The risk behavior of HIV/AIDS is deteriorating in our neighboring countries like Myanmar, India, Nepal and Pakistan. Bangladesh is in a better position, but not out of danger. According to National AIDS Committee (2006) 7500 person are living with HIV nationwide. Journal of Health, Population and Nutrition estimates that HIV/AIDS remains at less than 1% amongst most at risk populations. The number of current positive population in Bangladesh is not significant at this moment but the important issue is that the numbers are steadily increasing. Female and male sex workers, IDUs (Injecting Drug Users), migrated workers, transgender persons are very risky population for the transmission of HIV/AIDS in Bangladesh. Bangladesh is in a vulnerable zone due to high transmission rate of HIV in our neighbouring country India. Indian efforts have failed to address the issue of stigma and discrimination and negative attitudes towards the PLWHAs in their policy. As a result, PLWHAs try to hide their status to everyone, even to their life partners due to social ostracisms.
Various measures, plans, programs and policies have been taken by both government and non-government organizations to reduce the outbreak of HIV/AIDS throughout the world. Various policies have been successfully implemented but the matters of stigma and discrimination of HIV/AIDS patients have not come on focus or upwards with the importance in the discussion or have not yet been included in the policy. So it is high time to rectify our behavior towards the PLWHAs. If we will be able to reduce the fear of stigma and discrimination of HIV/AIDS patients, patients will come to test for HIV and it will be possible for us to resist the outbreak of this fatal disease. We should increase the religious morality and teachings which will be a safeguard for the involvement of highly risky behavior. We should not maltreat the PLWHAs. They have the right to get good behavior from the mass people. They have the right to get medical treatment and the right to get personal support and care from their family and friends. State should not violate their human rights. We should not maltreat them in a way that they are forced to accept death before their inevitable death. We should increase positive attitudes among the people towards HIV/AIDS patients and reduce the prejudices against this disease.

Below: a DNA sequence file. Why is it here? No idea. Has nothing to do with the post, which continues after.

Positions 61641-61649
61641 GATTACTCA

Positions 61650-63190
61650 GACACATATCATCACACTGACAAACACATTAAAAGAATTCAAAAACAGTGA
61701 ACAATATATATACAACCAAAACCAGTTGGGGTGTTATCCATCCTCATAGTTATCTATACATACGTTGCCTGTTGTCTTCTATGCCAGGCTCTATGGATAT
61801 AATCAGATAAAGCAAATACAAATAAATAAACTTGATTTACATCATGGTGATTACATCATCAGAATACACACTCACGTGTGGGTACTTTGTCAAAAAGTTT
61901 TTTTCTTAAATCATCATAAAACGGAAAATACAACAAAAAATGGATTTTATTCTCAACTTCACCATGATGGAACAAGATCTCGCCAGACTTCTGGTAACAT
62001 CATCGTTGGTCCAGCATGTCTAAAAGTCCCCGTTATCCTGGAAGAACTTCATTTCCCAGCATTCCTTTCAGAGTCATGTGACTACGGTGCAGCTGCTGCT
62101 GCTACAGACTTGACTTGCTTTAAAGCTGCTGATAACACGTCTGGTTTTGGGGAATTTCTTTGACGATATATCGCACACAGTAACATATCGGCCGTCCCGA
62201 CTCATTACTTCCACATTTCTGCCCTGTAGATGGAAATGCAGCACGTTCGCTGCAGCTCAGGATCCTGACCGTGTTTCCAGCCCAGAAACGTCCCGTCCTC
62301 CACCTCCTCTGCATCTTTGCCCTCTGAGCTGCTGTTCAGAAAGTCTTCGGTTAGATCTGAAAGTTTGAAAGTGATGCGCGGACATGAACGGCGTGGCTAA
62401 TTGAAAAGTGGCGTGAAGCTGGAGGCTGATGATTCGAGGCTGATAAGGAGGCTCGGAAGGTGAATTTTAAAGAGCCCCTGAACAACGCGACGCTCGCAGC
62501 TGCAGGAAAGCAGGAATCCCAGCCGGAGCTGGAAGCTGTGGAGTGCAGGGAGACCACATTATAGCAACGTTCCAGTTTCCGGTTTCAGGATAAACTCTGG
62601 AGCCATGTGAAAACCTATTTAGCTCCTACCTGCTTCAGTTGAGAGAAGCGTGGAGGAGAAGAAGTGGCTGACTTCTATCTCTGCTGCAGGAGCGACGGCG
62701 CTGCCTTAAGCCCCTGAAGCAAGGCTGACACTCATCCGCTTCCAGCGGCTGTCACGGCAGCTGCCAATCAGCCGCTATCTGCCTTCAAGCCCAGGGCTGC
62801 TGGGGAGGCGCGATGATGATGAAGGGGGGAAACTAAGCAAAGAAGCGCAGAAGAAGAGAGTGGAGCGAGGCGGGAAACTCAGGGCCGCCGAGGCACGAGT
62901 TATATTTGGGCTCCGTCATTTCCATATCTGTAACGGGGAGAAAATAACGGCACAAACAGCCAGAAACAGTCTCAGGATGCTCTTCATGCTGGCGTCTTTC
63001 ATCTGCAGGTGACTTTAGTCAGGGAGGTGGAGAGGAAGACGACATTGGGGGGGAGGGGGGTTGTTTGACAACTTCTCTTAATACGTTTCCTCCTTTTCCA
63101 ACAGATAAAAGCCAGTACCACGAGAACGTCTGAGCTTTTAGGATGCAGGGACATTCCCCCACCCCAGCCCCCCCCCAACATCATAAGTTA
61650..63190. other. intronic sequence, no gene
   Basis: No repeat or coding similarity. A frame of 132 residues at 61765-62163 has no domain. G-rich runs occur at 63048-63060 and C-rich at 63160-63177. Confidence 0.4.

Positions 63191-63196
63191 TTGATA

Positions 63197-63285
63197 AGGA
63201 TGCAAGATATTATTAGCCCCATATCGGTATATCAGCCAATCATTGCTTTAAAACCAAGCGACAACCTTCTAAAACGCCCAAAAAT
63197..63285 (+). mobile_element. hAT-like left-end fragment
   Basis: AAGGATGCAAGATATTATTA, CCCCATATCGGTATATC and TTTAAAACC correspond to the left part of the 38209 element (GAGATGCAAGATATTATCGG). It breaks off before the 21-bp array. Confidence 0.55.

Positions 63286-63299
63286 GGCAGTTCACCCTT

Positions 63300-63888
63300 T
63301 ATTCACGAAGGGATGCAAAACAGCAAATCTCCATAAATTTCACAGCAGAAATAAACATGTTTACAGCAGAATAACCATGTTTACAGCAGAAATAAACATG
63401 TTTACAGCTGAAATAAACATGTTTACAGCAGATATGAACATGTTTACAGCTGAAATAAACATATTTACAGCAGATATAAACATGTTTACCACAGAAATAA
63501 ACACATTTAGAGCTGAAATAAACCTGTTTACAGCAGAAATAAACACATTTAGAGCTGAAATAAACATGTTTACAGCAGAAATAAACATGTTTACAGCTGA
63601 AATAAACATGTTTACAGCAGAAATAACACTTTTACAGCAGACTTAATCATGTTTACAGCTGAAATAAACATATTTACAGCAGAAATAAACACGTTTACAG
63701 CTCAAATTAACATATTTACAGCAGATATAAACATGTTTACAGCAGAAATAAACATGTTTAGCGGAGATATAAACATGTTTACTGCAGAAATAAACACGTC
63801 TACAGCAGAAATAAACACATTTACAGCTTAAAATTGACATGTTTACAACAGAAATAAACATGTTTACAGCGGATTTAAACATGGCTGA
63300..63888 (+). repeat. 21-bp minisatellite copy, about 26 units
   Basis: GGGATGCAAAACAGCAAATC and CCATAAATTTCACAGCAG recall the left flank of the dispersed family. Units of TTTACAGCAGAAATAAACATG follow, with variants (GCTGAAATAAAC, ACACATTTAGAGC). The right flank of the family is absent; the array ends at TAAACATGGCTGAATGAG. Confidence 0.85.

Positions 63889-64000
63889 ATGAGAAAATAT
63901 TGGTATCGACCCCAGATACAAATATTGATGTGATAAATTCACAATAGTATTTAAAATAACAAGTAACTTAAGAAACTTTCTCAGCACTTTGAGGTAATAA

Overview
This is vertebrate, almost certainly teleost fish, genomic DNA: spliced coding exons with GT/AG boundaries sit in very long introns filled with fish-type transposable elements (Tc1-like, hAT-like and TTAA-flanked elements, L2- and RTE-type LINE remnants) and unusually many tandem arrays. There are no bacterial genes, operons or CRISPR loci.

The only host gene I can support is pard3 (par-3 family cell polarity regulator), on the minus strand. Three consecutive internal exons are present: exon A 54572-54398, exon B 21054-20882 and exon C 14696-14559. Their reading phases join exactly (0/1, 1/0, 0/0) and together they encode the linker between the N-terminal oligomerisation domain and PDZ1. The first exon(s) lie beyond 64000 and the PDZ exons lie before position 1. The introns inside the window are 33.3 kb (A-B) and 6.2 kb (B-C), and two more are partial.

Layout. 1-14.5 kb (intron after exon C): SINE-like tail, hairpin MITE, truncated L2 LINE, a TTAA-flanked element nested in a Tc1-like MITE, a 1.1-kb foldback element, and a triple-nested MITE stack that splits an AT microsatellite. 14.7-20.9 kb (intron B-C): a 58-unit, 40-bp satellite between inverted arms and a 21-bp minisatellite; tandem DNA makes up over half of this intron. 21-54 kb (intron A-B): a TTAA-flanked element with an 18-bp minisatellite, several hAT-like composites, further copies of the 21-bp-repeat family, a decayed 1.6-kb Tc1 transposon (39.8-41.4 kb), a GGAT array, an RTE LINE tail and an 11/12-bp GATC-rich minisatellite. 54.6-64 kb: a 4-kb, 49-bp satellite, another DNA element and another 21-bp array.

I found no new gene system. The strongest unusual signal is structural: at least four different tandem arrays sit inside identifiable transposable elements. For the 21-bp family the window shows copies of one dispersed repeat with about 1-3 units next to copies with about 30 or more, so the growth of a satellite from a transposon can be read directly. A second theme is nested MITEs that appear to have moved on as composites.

The writer is Lecturer, Department of Social Relations, East West University .